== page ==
A 5-year-old boy was killed and his 2-year-old sister and 22-year-old baby-sitter injured when a tinder-dry Christmas tree exploded into flames, sending fire rushing through a Sherman Oaks apartment, authorities said Saturday.
The girl, Rebecca Kopulsky, was rescued from the crib where she lay sleeping by the assistant manager of the apartment complex, who climbed through a window of the ground-level apartment--braving thick, choking black smoke--to reach her bedroom during the late Friday night fire, witnesses said.
Benjamin Kopulsky, a kindergartner who was described by one devastated neighbor as a "beautiful, gorgeous boy," was separated from his baby-sitter, Michelle Spector, apparently as she went to the bedroom to try to rescue his sister, witnesses said. After she lost track of the boy, she fled from the apartment without either child, they said.
"She had Ben by the hand, and she went to go get the baby, and Ben let go, and ran to the front door," said Linda Moeller, who lives upstairs from the Kopulskys, and whose apartment was also gutted by flames. "She couldn't find him, and she got disoriented."
Jerry Hockman, the 64-year-old assistant apartment manager, said when he realized there was someone still inside, he tried to enter the front door of the apartment but was prevented by the fire. Instead, he said, he ran around to the back bedroom, where he kicked in the window.
Hockman said he couldn't see much through the smoke. But he felt his way to the crib where Rebecca lay unconscious, picked her up and passed her out of the window to a waiting neighbor before he stumbled out of the window to safety.
Benjamin's body was found behind the front door, neighbors said. Rebecca Kopulsky and Spector were both hospitalized for smoke inhalation.
The little girl was in stable condition Saturday night in the pediatric intensive-care ward of Valley Presbyterian Hospital. Spector was released Saturday from Sherman Oaks Community Hospital.
About 40 firefighters responded to the blaze, which was reported at 10:53 p.m. Friday.
Fire officials estimated that the damage to the contents and structure of the two apartments was $100,000. The cause of the blaze remained under investigation Saturday.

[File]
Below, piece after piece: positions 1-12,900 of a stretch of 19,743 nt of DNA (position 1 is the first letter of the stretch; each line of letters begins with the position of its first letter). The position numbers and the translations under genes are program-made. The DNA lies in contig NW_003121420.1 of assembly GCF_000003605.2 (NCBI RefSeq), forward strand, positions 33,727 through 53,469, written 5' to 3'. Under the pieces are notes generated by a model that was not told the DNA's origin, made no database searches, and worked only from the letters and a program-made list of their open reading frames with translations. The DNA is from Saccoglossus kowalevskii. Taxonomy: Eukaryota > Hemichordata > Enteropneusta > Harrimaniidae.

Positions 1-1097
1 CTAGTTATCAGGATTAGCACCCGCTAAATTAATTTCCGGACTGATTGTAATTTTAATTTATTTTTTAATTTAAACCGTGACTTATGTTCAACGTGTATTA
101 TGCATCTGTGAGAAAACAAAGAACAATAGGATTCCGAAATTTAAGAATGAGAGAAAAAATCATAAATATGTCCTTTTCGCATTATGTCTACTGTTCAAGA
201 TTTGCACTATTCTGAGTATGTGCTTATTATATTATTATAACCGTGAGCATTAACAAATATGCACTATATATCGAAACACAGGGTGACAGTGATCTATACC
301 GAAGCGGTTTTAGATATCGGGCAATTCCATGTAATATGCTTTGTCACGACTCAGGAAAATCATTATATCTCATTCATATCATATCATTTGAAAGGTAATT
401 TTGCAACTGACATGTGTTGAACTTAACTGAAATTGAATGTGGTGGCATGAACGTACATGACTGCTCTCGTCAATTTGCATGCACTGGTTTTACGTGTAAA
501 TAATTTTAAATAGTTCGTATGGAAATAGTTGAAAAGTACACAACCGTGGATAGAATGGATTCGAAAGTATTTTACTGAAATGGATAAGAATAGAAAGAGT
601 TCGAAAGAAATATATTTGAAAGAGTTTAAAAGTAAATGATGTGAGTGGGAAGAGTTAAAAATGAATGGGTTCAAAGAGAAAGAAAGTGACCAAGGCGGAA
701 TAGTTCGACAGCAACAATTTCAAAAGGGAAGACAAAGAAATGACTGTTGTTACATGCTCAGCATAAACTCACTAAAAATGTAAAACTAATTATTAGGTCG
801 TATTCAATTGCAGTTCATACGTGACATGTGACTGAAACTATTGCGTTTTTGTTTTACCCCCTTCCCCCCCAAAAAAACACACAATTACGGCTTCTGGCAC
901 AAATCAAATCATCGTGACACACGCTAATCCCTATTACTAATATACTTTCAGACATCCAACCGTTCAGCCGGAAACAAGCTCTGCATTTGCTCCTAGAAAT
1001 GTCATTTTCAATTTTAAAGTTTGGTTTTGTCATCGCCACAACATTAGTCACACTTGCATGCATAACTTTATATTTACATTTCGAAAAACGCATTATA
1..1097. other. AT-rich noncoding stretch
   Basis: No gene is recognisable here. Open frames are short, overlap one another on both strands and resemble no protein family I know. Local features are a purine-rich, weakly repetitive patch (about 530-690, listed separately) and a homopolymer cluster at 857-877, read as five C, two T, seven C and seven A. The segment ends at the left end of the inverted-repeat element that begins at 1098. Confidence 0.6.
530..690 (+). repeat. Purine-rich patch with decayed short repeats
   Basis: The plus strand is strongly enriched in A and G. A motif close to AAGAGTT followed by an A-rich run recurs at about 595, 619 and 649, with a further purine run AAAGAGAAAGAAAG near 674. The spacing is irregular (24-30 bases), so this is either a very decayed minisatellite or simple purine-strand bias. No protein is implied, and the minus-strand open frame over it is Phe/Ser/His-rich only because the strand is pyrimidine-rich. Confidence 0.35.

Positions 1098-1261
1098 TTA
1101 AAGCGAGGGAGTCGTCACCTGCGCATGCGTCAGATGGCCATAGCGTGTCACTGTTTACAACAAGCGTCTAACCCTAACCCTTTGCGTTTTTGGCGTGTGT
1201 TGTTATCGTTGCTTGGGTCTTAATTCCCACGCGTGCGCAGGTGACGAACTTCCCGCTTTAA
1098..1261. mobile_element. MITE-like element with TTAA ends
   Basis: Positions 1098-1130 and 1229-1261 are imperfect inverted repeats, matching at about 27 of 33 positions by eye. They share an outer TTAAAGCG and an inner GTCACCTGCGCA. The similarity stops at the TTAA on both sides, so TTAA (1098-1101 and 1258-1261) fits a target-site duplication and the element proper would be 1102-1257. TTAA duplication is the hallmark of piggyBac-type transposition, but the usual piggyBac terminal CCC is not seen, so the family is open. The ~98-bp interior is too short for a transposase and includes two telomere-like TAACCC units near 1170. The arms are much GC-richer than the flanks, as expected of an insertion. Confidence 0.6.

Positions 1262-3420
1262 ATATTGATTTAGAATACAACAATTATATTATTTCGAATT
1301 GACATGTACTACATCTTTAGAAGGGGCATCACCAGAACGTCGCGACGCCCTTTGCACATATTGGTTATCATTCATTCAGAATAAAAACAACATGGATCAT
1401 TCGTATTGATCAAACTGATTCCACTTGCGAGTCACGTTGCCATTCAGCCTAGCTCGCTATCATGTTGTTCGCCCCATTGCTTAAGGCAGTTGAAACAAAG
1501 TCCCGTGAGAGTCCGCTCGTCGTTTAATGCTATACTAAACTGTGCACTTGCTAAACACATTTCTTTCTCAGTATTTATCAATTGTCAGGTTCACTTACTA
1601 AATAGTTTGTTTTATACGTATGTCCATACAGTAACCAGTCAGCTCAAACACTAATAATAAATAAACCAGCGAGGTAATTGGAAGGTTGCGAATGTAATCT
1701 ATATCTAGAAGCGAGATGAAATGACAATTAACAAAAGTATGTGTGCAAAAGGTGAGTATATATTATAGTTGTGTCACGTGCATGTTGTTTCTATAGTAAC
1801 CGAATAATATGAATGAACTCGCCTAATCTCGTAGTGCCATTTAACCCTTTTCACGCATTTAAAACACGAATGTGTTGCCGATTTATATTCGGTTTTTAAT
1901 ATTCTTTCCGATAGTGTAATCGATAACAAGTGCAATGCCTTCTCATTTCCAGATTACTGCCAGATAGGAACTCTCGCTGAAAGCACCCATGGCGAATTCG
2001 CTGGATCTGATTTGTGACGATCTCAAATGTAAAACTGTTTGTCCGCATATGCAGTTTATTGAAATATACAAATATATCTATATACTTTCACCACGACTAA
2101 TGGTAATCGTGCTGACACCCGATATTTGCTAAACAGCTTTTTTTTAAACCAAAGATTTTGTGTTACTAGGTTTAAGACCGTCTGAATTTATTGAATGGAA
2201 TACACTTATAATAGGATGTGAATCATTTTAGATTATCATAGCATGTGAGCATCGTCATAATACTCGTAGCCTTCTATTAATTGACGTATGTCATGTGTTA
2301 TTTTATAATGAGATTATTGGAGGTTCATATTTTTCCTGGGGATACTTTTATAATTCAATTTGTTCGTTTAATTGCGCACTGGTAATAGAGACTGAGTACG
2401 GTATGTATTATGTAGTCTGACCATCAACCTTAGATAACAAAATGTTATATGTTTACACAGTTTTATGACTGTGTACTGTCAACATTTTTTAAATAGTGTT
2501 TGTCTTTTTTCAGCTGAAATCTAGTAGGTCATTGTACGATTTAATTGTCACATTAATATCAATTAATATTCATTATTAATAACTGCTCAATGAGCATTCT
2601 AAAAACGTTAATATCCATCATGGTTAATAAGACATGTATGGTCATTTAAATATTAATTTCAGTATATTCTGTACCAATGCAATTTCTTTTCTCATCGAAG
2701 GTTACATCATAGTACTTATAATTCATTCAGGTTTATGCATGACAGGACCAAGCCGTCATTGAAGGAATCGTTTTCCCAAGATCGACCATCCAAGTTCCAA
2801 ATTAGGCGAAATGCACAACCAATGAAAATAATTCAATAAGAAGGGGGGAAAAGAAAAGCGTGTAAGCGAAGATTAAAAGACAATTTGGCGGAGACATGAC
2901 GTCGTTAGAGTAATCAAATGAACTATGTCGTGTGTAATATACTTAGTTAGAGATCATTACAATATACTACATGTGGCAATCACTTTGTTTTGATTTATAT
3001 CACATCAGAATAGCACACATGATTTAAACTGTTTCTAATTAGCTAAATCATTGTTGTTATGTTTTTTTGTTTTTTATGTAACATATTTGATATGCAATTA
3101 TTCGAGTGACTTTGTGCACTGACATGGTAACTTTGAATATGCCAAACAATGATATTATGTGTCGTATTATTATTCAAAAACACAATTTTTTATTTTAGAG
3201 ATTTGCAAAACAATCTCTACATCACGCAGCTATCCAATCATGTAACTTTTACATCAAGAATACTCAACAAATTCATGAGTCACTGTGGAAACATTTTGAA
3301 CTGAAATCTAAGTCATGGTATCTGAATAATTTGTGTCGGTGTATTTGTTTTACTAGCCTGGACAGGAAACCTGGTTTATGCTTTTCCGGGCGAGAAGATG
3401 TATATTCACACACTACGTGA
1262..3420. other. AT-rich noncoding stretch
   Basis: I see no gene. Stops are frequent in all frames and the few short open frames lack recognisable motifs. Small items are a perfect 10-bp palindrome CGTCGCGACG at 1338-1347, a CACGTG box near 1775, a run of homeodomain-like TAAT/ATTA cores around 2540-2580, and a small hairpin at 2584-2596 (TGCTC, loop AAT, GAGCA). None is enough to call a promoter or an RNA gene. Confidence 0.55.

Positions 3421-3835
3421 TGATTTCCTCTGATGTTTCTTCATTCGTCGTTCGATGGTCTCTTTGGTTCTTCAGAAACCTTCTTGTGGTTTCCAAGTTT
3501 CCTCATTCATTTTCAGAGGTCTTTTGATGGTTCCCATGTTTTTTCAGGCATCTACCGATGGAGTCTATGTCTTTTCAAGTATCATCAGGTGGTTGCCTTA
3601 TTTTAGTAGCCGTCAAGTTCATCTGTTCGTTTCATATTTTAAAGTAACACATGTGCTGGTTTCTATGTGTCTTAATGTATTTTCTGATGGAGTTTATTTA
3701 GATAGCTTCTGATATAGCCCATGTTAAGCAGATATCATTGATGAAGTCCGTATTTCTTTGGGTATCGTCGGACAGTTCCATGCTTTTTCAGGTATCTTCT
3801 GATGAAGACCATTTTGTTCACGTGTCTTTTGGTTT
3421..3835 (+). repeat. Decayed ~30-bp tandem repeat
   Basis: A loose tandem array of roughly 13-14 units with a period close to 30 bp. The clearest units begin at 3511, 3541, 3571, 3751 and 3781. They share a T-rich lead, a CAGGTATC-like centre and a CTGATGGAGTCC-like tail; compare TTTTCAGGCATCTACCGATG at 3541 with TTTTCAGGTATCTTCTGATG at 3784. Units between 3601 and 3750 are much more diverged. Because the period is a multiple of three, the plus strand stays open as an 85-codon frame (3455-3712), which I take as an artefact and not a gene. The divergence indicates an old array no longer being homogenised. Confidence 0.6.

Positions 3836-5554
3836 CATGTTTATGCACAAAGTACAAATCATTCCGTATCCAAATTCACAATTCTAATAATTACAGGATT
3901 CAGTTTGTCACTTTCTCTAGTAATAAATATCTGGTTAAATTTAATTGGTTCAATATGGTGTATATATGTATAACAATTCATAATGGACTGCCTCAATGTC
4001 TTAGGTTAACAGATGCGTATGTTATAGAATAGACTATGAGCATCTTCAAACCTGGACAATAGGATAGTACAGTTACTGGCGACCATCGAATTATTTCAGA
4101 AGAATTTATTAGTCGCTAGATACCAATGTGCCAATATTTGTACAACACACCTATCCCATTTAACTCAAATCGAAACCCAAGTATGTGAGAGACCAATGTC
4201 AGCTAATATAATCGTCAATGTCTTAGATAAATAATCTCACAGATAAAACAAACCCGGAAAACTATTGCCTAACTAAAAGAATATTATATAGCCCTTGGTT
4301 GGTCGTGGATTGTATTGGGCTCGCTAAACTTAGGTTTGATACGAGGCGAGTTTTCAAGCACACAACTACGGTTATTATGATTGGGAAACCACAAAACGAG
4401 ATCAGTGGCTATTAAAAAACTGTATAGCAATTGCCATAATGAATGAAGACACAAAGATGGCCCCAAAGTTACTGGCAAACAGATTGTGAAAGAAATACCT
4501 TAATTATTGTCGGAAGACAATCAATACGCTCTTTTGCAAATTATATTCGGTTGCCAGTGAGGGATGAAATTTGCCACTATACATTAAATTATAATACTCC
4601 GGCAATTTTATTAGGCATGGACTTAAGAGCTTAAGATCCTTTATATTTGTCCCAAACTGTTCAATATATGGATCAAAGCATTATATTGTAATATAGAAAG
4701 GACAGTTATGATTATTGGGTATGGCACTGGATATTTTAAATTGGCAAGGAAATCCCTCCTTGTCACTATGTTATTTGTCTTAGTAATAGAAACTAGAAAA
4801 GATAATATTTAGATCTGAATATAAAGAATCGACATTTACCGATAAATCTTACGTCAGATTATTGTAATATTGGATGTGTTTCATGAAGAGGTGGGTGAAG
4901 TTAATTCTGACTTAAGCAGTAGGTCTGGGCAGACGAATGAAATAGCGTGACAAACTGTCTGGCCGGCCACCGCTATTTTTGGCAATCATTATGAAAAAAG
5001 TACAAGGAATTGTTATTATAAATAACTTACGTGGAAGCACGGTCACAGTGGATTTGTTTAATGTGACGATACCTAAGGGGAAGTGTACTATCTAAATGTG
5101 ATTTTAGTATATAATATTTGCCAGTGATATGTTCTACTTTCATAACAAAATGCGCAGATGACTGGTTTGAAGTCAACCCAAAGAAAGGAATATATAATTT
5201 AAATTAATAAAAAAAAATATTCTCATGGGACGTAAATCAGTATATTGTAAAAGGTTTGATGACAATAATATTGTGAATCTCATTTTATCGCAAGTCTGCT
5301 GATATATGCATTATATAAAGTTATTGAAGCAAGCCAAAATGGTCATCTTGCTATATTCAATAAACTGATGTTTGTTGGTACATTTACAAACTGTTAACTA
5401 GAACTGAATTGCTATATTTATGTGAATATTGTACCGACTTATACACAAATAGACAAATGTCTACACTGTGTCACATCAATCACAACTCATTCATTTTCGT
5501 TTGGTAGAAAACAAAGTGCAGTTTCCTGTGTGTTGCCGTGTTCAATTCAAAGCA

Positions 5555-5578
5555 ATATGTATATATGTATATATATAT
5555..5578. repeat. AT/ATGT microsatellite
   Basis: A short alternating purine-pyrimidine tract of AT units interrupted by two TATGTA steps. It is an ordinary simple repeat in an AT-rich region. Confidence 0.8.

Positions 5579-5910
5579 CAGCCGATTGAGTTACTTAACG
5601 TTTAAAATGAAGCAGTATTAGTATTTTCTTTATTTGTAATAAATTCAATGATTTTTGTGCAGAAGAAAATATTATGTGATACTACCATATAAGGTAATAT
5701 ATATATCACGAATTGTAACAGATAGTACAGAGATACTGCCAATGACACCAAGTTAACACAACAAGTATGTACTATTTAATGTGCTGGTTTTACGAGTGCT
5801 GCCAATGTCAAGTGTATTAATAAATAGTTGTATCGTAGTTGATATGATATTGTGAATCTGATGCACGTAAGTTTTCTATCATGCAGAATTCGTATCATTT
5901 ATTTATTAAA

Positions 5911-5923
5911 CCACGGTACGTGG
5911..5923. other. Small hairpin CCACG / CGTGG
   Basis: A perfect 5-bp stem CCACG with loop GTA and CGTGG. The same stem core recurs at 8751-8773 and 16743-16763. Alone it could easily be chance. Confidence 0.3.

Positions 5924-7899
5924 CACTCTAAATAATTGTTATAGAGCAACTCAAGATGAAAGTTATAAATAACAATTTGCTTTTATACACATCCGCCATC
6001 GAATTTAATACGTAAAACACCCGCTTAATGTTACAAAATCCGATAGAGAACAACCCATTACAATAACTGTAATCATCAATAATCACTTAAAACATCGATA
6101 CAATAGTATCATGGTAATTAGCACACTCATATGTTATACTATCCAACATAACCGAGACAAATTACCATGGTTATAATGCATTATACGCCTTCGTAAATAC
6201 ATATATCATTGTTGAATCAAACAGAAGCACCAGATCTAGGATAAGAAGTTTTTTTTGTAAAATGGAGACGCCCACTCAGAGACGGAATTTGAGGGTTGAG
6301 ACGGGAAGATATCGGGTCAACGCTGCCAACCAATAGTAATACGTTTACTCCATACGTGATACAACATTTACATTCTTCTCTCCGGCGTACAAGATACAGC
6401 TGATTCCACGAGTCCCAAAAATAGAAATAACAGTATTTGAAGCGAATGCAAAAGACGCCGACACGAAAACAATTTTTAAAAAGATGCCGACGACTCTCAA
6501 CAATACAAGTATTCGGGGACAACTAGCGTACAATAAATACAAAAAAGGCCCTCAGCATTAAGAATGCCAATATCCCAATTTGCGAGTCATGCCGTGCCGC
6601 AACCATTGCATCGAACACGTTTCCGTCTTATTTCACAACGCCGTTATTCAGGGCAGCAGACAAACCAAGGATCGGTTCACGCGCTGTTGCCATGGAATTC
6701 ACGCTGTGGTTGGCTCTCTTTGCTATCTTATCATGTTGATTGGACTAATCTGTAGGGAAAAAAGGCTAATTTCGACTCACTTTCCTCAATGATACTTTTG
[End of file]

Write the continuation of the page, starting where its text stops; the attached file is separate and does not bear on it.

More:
Spector, a Cal State Northridge psychology student who lived in the complex, was watching the children while their parents, identified by neighbors as Jack and Kelly Kopulsky, were out to dinner.
Ironically, Spector had expressed concerns about the Christmas tree just moments before the fire broke out, a friend of hers said. "She called me and she said, 'I don't know why they still have this Christmas tree here," recalled Kathy Beekman, who also lives in the complex. After that, Beekman said, Spector said she was going to put Benjamin to bed, and ended the conversation.
Spector's mother and other residents of the complex were not sure how she escaped the inferno. But they said when she got out she was screaming hysterically and pointing to the front door, indicating that someone was still inside.
On Saturday afternoon, neighbors combed through the ashes and the rubble, searching for photos and letters and for clothes that Rebecca and her parents could wear.
Brightly colored toys--plastic cars, trucks and airplanes, a Say 'N Spell, coloring books and board games--provided a tragic contrast to the blackened remains of the gutted apartment.
The parents, who were described by neighbors as "devoted to each other and to the children," learned of their son's death when they arrived home about an hour after the fire. Upon hearing the news from firefighters who were awaiting them, the couple became "hysterical," said neighbors, many of whom were themselves near tears as they recounted the scene.
"They were screaming and holding each other," said Sudi Tehrani, a neighbor whose daughter was in Benjamin's class in school. "This was the happiest family I had ever seen in my life. They adored the children. You have never seen such a family."
Some neighbors said the tragedy could apparently have been averted.
"Why, why the hell didn't they get rid of that tree?" mourned apartment manager Ladd Potisk, who said he plans to visit every unit in the complex to make sure there are no trees left. "If they'd have just gotten rid of that tree, this never would have happened."